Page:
surface with 220-grit paper; use 320-grit paper before the third and final coat. I use stearated paper to make sanding easier, and I always sand with the grain to avoid making scratch marks. These coats don't sink into the pores of the wood as much as the first coat, so I have to be careful not to put too much on.
I wait a couple days for the finish to harden, then 1 wax the surfacc. I dip a ball of 0000 steel wool in a good-quality paste wax such as Butcher's Wax, and rub the surface evenly. Then I buff the wood with a soft cloth to remove excess wax and polish the surface.
The finish I use most often is the satin or medium-sheen finish, which 1 get with six coats of Waterlox. This finish affords more protection, making it more suitable for utilitarian furniture such as tables, bookcascs and chairs. And the medium luster is appropriate for many types of furniture.
Apply the fourth and fifth coats as before, sanding lightly with 320-grit sandpaper before each coat. After the fifth coat has dried, switch to 0000 steel wool instead of sandpaper. Rub the surfacc in the direction of the grain until it has an even, dull sheen. Then clean the surface with a tack rag to make sure there's no dust or lint on the wood.
To apply the sixth coat, use a lint-free cloth, available at most auto supply stores. Apply the varnish sparingly and evenly. Then smooth the finish by wiping the wet cloth in the direction of the grain. Wait a few days and wax the finish as before.
Ten coats or more will produce a glossy, durable finish that needs little if any maintenance. This is the finish for your best work—an elegant dining table, a jewelry box, an exotic wood that you want to really show off. The biggest drawback to building this many coats is the time spent waiting for each coat to dry.
Apply the next several coats as before, sanding before each coat with 320-grit paper. Wipe the surface clean, then apply the finish with a lint-free cloth.
Then, before each of the last two coats, rub the surface lightly with 0000
steel wool. Dust the surfacc with a tack cloth and apply a very thin coat of your finish with a lint-free cloth.
Rub the moistened rag in small circles, then finish up with long, straight strokes. Be sure to keep the cloth moving as you apply the finish, or you'll leave smudge marks. Lift your hand off at the end of each stroke and land it on the surfacc as you start another—just like an airplane landing and taking off. When you have a thin, even film, your gloss finish is done.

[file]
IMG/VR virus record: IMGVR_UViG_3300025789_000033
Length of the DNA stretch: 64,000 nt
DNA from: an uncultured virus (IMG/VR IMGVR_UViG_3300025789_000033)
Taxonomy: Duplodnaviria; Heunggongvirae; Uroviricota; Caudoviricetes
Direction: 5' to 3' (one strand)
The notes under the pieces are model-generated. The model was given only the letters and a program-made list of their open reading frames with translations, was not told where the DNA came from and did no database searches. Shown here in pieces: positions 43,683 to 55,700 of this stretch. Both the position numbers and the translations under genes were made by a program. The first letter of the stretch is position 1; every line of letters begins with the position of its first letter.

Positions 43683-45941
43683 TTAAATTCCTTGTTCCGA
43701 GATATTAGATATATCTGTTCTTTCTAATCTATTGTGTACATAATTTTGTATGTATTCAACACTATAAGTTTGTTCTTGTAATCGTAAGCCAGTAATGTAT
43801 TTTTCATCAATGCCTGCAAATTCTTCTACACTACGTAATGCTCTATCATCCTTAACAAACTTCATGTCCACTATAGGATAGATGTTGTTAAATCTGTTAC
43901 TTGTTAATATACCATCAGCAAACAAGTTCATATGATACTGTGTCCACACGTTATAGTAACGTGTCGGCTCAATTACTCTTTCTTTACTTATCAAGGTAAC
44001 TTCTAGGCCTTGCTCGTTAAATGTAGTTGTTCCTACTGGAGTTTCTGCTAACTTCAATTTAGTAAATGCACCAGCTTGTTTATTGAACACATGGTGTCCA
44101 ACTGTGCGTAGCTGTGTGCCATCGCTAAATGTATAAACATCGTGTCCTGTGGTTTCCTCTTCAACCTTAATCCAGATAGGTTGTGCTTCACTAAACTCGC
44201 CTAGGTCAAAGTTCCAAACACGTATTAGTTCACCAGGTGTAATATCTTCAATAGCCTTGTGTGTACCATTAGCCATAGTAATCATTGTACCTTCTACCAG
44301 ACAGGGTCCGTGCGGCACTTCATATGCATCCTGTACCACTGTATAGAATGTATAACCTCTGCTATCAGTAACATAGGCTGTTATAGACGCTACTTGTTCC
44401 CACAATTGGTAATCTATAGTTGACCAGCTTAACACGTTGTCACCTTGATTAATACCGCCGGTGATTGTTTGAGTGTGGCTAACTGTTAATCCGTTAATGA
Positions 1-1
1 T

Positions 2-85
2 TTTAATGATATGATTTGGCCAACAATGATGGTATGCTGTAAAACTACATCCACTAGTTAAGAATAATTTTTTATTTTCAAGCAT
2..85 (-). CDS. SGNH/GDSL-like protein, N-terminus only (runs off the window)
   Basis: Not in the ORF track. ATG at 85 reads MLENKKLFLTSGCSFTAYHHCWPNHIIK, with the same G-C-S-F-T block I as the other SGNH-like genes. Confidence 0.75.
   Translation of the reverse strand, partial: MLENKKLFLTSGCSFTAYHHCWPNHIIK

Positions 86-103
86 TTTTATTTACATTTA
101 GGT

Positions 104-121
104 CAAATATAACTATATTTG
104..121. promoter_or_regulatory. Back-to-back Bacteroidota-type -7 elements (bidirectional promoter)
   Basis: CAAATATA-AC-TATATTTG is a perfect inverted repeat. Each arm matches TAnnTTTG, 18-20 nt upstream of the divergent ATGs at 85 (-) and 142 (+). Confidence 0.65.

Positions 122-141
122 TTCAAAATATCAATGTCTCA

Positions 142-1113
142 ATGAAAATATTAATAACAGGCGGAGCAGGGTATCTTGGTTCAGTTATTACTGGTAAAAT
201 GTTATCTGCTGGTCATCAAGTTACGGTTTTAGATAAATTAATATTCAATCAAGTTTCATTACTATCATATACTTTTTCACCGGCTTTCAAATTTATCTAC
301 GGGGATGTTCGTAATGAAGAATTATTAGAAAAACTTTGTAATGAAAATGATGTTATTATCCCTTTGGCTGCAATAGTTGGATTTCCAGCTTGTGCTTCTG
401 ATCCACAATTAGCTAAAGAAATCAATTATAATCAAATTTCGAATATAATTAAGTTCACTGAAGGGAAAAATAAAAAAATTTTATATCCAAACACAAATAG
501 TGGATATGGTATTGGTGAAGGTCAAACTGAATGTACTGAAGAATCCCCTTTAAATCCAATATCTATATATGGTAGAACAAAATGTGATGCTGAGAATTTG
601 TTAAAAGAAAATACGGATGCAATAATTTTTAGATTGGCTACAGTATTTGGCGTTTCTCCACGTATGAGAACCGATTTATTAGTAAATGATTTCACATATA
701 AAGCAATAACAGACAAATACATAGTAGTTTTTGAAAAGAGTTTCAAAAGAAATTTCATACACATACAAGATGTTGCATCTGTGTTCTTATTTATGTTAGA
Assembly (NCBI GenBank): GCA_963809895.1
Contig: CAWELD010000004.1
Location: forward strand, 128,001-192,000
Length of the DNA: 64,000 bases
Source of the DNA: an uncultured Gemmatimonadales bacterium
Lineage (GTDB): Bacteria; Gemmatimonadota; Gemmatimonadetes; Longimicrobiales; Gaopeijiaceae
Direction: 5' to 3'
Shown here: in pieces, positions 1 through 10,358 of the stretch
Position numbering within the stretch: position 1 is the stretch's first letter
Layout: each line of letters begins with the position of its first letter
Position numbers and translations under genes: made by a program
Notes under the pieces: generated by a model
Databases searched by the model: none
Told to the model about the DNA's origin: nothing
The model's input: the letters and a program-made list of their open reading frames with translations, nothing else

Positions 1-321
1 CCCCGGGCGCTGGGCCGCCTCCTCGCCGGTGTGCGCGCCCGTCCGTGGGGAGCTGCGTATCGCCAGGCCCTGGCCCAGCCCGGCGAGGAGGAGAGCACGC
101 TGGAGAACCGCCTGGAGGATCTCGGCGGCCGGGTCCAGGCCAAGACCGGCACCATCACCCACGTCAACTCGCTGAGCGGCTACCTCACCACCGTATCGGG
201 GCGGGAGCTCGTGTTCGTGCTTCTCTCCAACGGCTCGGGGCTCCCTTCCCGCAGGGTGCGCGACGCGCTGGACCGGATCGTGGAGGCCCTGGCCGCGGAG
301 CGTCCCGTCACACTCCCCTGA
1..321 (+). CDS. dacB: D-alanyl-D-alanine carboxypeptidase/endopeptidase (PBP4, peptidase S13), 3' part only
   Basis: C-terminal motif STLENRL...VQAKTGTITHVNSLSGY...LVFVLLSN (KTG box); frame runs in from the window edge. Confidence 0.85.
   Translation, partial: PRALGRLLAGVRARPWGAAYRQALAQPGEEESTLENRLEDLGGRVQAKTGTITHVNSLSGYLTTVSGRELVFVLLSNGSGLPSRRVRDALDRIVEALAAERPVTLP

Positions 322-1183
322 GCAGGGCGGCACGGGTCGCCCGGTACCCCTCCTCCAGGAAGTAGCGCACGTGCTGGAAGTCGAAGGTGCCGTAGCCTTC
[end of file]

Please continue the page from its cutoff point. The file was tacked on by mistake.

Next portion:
You can bring your gloss finish to a mirror shine by buffing the surface with a soft cloth and some polishing compound, available at auto supply stores.
When buffing Waterlox, it's very important to give the final coat enough time to dry. I always wait a minimum of two weeks after applying the last coat. The longer you wait, the harder the oil becomes and the better and easier your buffing will be.
I recommend that you experiment with this process on scrap before attempting it on a finished piece of furniture. Even with 10 or more coats, the film produced by my method is very thin, so it's easy to cut through the finish. You'll know you've cut through the previous coat of finish if you sec a dull spot. Don't rub any more; that will only make it worse.
The good news is that Waterlox is easy to repair: Clean the surface with mineral spirits, rub it down with steel wool, then apply another coat of oil.
Bottom to top: Two or three coats of wiping varnish produce a low-sheen "Danish" look; four to six coats create a satin look; 10 or more coats produce a gloss finish.
Remember to wait another two weeks before buffing the surface again.
Before you buff, wipe away any debris with a tack cloth. Then fold a cloth into a ball and put a little compound on it. Begin rubbing the surface using light, even pressure, moving in the direction of the grain. The idea is to gently smooth the finish without cutting through it.
After you've rubbed the entire surface to an even shine, fold the cloth over to expose a fresh, clean area, and repeat the rubbing. In a few minutes you'll bring the finish up to a higher, mirror-gloss sheen.
Waterlox and other varnishes have a relatively short shelf life once you open the can and allow air inside. Transfer the contents of partially used cans into smaller containers, or do as I do: buy the product in quart cans, and squeeze the can to remove excess air before screwing on the cap. ▲
FRANK KLAUSZ is a master cabinetmaker and a contributing editor to AW.
#Join host Michael Dresdner live on America Online, Sunday 9:30 p.m. to 10:30 p.m. eastern time, for answers to your finishing questions. Keyword "wood" takes you to American W(X>mvoRKtR Magazine Online. Hit the "Shop Talk" button to enter the chat room.
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